Storytelling is a primary feature of human civilization. In a 2018 blog article by Jennifer Van Pelt on Word Alive (a US non-profit hoping to inspire a love for reading in American youth), Van Pelt describes “Though to date, we do not have any recordings of these original stories, we have discovered proof of visual representations of stories from our late ancestors. The Chauvet Cave in France is the oldest representation of storytelling found thus far, dating to 36,000 years ago.” Other depictions of storytelling can be traced as far as 3000 BC in ancient Egyptian hieroglyphics. Of course, this is just evidence we have found of storytelling, but certainly visual depictions do not necessarily mean that storytelling didn’t exist before then. Until these sounds associated with their definitions were invented, storytelling was done through simple forms of language passed on from person to person.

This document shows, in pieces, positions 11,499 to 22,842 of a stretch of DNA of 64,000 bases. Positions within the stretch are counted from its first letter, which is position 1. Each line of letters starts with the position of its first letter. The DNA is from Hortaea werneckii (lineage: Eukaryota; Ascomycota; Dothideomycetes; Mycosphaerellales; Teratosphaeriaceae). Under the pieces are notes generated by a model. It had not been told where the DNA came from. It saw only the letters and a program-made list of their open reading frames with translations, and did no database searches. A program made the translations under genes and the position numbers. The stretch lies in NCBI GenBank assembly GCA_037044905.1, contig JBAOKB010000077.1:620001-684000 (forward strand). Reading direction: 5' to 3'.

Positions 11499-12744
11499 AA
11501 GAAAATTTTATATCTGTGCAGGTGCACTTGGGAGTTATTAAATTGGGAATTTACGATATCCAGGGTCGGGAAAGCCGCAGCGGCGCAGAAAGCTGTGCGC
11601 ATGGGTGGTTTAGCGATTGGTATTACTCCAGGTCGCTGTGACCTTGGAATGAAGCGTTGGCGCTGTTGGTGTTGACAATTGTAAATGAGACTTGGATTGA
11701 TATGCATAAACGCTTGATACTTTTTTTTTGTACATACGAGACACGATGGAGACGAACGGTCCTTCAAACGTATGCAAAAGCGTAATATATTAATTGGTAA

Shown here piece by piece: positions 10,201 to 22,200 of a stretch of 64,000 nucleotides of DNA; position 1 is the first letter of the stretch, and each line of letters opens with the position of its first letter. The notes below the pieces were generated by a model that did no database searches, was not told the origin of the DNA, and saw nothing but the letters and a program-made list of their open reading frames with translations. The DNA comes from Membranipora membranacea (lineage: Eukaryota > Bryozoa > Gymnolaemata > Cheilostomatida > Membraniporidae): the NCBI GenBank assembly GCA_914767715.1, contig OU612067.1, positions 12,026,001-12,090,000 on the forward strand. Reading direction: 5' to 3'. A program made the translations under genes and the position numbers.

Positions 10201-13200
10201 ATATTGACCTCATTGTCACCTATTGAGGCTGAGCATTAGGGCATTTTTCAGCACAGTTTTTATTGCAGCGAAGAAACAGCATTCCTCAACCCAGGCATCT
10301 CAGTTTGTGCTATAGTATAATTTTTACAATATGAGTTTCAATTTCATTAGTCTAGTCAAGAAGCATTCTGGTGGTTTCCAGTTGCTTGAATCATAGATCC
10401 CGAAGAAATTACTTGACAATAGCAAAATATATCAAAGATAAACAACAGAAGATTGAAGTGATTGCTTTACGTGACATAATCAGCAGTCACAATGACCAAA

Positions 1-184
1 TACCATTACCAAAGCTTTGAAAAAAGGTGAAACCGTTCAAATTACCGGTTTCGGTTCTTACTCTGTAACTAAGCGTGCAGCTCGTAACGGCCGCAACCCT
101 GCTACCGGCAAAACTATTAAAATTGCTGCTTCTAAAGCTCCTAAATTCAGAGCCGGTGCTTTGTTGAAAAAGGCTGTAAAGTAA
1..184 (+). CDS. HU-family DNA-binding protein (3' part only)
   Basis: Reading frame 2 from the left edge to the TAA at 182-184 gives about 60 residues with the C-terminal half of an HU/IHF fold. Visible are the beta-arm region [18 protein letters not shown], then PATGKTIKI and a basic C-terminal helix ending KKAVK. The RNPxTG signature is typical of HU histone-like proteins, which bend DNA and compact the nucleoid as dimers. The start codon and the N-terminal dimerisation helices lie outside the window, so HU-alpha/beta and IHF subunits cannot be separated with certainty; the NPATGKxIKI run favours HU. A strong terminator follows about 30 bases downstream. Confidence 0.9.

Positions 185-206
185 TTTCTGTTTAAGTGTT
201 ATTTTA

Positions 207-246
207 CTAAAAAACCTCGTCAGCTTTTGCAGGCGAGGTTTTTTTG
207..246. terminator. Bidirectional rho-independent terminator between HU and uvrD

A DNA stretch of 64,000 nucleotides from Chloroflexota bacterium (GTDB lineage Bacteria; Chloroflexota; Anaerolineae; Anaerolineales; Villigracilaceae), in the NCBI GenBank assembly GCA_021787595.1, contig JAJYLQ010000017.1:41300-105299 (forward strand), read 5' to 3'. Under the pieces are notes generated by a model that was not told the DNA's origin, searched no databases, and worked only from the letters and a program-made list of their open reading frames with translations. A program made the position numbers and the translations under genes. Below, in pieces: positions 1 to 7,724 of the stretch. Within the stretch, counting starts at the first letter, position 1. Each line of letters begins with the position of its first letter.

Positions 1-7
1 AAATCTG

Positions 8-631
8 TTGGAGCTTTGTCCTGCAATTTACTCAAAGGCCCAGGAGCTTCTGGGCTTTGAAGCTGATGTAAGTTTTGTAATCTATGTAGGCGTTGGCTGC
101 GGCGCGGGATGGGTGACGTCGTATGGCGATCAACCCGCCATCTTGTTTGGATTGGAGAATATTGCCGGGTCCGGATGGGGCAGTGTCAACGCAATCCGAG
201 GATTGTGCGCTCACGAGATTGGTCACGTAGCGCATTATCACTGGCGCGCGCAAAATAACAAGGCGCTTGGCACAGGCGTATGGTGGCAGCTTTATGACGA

Why is storytelling such an important part of human communication? In a 2017 TedX Talk by presentations expert David Phillips, he explains the reasoning behind why people are so impacted by good storytelling, “It all comes down to one thing, and that is emotional investment.” He furthers describes how great stories induce three specific hormones: dopamine, oxytocin and endorphins, all of which make us feel good. They contribute to focus, empathy and creativity. People are more attentive listeners, reflect on other’s perspectives and respond thoughtfully, a perfect recipe for building a society that was better than it was yesterday.